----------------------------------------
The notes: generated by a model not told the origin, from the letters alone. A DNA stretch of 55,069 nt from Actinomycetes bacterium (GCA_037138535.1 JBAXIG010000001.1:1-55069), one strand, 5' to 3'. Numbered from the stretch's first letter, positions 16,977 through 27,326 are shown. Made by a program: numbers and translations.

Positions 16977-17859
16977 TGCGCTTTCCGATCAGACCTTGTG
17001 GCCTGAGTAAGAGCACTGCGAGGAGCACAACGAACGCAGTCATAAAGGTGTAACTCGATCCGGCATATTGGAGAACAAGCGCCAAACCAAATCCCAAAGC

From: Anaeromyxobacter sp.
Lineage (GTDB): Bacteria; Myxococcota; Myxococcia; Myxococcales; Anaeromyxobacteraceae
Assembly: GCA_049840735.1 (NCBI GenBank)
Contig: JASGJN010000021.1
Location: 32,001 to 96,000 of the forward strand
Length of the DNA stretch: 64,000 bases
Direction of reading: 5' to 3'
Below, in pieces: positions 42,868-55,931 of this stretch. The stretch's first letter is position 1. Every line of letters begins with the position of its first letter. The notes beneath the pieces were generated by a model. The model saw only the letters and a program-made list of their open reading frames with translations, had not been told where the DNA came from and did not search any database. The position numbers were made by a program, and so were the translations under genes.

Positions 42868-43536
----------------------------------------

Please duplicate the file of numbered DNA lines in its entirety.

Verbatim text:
The notes: generated by a model not told the origin, from the letters alone. A DNA stretch of 55,069 nt from Actinomycetes bacterium (GCA_037138535.1 JBAXIG010000001.1:1-55069), one strand, 5' to 3'. Numbered from the stretch's first letter, positions 16,977 through 27,326 are shown. Made by a program: numbers and translations.

Positions 16977-17859
16977 TGCGCTTTCCGATCAGACCTTGTG
17001 GCCTGAGTAAGAGCACTGCGAGGAGCACAACGAACGCAGTCATAAAGGTGTAACTCGATCCGGCATATTGGAGAACAAGCGCCAAACCAAATCCCAAAGC

From: Anaeromyxobacter sp.
Lineage (GTDB): Bacteria; Myxococcota; Myxococcia; Myxococcales; Anaeromyxobacteraceae
Assembly: GCA_049840735.1 (NCBI GenBank)
Contig: JASGJN010000021.1
Location: 32,001 to 96,000 of the forward strand
Length of the DNA stretch: 64,000 bases
Direction of reading: 5' to 3'
Below, in pieces: positions 42,868-55,931 of this stretch. The stretch's first letter is position 1. Every line of letters begins with the position of its first letter. The notes beneath the pieces were generated by a model. The model saw only the letters and a program-made list of their open reading frames with translations, had not been told where the DNA came from and did not search any database. The position numbers were made by a program, and so were the translations under genes.

Positions 42868-43536